Then it’s settled. I’m picking a Crew Cab Colorado ZR2 with the gas V6. I’d add a soft folding tonneau cover (partially because any time I can see my last name in the name of an accessory I have to have it), the rubber/vinyl floors and the extra-price Crush paint. At $44,985, I’d have a truck that will do everything I’d ever possibly throw at it.

2019 Chevrolet Colorado ZR2 Screenshot

And then I’d need to head to the home center and buy a pressure washer.

2019 Chevrolet Colorado ZR2 muddy badge

[Images: © 2019 Chris Tonn, screenshot via]

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28 Comments on “2019 Chevrolet Colorado ZR2 Diesel Review – Digging in the Dirt...”

  • avatar

    No word on how it performed offroad? What was the point of going offroad then?

    • 0 avatar

      I don’t see any mention of going offroad.

      Dirt roads are still roads.

      (And there’s nothing to really say about how a truck handles on a dirt road, is there?

      You should never, ever be driving on one that isn’t a closed racecourse at such a speed that that will matter.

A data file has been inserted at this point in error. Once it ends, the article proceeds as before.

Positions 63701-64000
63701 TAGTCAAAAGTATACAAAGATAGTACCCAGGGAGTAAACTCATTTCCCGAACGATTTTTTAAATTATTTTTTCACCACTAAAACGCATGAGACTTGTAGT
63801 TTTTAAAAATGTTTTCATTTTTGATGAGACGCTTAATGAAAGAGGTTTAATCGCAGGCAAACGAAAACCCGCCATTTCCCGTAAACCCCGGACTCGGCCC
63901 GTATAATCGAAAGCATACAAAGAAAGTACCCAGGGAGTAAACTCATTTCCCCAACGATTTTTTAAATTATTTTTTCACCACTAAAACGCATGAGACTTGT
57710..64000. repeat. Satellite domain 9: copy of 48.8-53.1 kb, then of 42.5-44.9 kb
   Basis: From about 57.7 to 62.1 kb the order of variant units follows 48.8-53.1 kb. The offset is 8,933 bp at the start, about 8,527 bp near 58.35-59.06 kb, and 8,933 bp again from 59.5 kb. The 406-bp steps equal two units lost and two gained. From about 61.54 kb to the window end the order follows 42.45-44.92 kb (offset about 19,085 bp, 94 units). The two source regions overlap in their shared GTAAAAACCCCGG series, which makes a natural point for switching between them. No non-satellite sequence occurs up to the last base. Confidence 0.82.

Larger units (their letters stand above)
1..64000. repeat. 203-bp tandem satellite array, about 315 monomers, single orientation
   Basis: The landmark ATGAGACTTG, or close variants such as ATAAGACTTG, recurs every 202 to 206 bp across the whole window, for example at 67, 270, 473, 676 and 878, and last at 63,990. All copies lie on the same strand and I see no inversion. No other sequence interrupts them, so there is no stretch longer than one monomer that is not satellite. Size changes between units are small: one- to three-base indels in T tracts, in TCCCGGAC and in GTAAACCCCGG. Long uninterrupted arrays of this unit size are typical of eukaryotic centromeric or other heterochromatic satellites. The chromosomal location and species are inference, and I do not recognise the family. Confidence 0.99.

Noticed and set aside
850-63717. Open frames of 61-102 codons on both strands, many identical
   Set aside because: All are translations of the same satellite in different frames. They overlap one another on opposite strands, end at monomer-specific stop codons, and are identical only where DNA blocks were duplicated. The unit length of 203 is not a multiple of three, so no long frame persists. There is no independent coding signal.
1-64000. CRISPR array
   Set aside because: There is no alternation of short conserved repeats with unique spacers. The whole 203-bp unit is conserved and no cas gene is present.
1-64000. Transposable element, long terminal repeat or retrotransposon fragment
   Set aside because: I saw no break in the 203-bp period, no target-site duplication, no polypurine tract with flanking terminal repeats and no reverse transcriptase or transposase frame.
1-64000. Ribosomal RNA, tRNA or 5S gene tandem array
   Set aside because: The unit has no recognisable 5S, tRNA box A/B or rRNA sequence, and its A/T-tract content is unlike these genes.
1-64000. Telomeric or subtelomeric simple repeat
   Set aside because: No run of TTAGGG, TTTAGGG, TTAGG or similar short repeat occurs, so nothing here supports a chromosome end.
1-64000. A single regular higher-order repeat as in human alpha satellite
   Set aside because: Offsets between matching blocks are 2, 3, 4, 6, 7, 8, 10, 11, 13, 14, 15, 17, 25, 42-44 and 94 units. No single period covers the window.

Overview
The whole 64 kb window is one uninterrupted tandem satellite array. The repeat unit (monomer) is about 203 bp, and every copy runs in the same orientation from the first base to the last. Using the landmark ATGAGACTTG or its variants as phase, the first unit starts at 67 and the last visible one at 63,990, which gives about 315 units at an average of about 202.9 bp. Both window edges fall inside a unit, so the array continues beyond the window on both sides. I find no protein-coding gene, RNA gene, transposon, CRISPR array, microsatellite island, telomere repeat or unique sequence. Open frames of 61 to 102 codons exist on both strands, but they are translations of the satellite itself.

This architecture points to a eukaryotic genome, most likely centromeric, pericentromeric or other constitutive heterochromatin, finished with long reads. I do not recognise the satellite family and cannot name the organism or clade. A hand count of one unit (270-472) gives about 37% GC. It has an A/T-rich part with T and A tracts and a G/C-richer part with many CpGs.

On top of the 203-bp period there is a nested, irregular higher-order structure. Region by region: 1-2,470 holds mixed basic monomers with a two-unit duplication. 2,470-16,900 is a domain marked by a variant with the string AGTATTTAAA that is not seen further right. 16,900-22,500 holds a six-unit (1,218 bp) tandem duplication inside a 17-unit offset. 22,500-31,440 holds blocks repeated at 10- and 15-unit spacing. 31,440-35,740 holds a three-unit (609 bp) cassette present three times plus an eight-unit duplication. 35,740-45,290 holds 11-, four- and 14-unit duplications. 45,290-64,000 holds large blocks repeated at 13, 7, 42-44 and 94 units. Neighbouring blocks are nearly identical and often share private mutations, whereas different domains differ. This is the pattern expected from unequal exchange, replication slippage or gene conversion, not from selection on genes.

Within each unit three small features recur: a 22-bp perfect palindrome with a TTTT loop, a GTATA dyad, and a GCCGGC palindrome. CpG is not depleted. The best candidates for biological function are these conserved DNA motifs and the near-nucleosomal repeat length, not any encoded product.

And someone doing rally isn’t gonna be driving this anyway.)

      • 0 avatar

        I mean how well did it articulate, issues with clearance (of that low hanging diesel exhaust pipe especially), use of lockers, etc. Nothing to do with high speed handling, although somewhere on a graded gravel road with washboard sections this would indeed be relevant too.

  • avatar

    I didn’t even read the review yet, but in what universe do you actually believe that the manufacturers take a vehicle straight from one journalist to the next? No way, Jose. They take them back to their staging facility (local or central) and go over them with as fine a tooth comb as they can before handing them back off to the next user.

  • avatar

    Everybody knows that all the jumps are in Hazzard County.

  • avatar